Nathan & Lance – I have to agree with Lance. I don’t see Marshall fitting into that locker room, and you can bet that Belichick has all the information he needs about Brandon Marshall. I don’t see it happening, though trading for another veteran WR is a possibility.

  • Kellie

    I thought the exact same this when I heard the “Quarterback of the future” comment. So I guess this means Indy must REALLY be looking for a QB of the future since Manning is older than Brady.

  • Brent

    Well done Jamie! You made ESPN Boston Mike Riess’ column!

  • Nathan Entzel

    The closer we get to the draft, the more chance i see the Pats trading their (not Oak) 1st rounder next year for Brandon Marshall. I just cannot see BB going into the year without a solid number 2. And lets face it, Randy is not what he was 2 years ago. Injuries, age, and coverages have slowed him down. He needs someone like Marshall to take the pressure off of him. And then after Moss’ contract expires this year, we already have a servicable replacement.

  • Lance

    Sorry Nathan but there’s been a huge emphasis this offseason on citizenship type players. Marshall is not one and is actually very high maintenance.

    Also, the Pats typically draft a QB every year in the later rounds. But according to those that know the team the current 2nd stringer (Hoyer) fits the bill nicely.

  • Nathan Entzel

    Although i respect your opinion, the facts are wrong. All things that Brandon Marshall is now, Corey Dillon was, and Randy Moss was. I think that most of Brandon’s problems stemmed from a erogant coach coming in and alienating and getting rid of his best friend (Cutler). If Jay would have stayed, Marshall would have acted differently, i guarantee it.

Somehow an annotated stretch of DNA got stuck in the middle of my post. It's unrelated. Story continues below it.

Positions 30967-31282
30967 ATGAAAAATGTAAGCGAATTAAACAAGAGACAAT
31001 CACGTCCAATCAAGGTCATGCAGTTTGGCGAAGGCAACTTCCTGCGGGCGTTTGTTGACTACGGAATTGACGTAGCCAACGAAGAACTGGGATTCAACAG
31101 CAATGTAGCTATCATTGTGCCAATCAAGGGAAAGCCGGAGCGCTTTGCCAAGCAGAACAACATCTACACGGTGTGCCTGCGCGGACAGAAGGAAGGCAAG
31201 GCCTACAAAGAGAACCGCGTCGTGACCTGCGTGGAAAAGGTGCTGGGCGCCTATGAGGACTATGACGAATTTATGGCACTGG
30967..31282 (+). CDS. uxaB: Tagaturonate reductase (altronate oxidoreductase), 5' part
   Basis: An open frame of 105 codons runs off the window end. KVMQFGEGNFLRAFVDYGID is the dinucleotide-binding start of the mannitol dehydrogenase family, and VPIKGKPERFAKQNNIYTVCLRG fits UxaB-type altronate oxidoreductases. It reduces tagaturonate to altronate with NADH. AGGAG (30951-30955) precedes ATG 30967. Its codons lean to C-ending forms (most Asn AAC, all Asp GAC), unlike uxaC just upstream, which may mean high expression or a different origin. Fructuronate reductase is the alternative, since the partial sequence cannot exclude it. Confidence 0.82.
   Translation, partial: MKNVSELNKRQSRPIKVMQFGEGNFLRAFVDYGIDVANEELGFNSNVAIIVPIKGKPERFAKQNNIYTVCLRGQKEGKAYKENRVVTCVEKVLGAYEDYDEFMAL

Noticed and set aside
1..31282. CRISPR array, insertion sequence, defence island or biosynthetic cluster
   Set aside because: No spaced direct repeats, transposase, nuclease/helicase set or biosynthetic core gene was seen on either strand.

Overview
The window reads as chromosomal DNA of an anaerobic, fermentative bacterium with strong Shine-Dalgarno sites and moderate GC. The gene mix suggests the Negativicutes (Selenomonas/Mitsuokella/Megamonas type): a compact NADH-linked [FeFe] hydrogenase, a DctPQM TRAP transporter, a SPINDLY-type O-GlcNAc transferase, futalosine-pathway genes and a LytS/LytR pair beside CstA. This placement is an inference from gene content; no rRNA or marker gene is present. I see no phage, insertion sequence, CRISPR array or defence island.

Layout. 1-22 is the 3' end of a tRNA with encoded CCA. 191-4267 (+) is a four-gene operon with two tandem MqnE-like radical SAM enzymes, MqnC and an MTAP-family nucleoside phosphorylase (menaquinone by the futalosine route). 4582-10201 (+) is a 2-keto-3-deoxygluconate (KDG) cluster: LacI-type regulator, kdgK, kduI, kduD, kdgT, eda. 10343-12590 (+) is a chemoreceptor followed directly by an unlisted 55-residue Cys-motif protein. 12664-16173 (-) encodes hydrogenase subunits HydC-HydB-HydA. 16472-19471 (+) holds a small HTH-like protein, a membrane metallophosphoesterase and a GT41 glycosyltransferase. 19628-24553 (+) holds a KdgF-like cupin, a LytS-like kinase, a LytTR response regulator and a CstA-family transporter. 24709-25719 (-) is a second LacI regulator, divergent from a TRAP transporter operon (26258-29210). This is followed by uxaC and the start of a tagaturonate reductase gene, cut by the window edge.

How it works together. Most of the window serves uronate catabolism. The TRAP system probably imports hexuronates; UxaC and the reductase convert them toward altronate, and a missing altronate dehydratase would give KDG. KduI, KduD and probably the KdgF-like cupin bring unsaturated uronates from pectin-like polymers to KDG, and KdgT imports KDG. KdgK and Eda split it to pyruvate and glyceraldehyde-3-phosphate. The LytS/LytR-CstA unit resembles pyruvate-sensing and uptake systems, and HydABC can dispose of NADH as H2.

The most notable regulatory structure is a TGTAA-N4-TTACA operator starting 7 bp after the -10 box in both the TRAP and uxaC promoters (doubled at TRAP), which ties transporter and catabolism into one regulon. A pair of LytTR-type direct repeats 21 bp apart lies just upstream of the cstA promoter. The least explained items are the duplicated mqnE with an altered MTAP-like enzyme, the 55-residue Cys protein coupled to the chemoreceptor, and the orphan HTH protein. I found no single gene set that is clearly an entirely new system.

I do not think, as much as i cannot stand the broncos, that arguably 3 of their best offensive players (Cutler, Marshall, and Schefler) all had issues. I think those three were close to Shannahan and did not like how that was handled, so they rebelled.

    I read somewhere in the last week that a source said that Tom and Josh didnt speak for a large portion of the season cause they didnt see eye to eye. The reason we didnt hear about it, is because Josh was the OC not the HC.

    I am telling you now, if Brandon comes into New England, he will be a much different character.

    I look at it this way. Could we draft any player in round 1 that could have the same impact on the team this year, or in the next two years as big as Marshall? I do not think so. It is important that we think long term, but at the same time, we have the best QB in the league for the next 3-5 years. After that, it is up in the air if he will continue to play at the same level he is now.

  • jamie


    You make good points. There’s no arguing that Marshall is, right now, better than any prospect the Pats could draft. Corey Dillon and Randy Moss were also both considered malcontents before coming here, though I think that the strong locker room that was already in place when they arrived helped ease their transition to the team.

    I don’t want to sound like I would be upset if Marshall came to New England, because I certainly would enjoy watching him catch touchdowns from Tom Brady. I just don’t think it’s likely to happen. I could be wrong. I never thought Belichick would trade for Randy Moss.

    One more thing to consider is how similar are Belichick and McDaniels behind the scenes with players? If they are two peas in a pod in how they deal with players, the Pats may not get better results than Josh did.

  • Pascal

    I also believe that a lot of Marshall’s problems were due to circumstance, derront williams murder, all his friends leaving town, but he was still acting immaturely. Corey Dillion and Randy Moss were just upset with their roles on their teams. You never saw them acting up in practice and undermining their coaches and owner. It’s unfair and misguided to put all malcontents in a pool together.

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  • Forest Rouzer

    Very good write-up!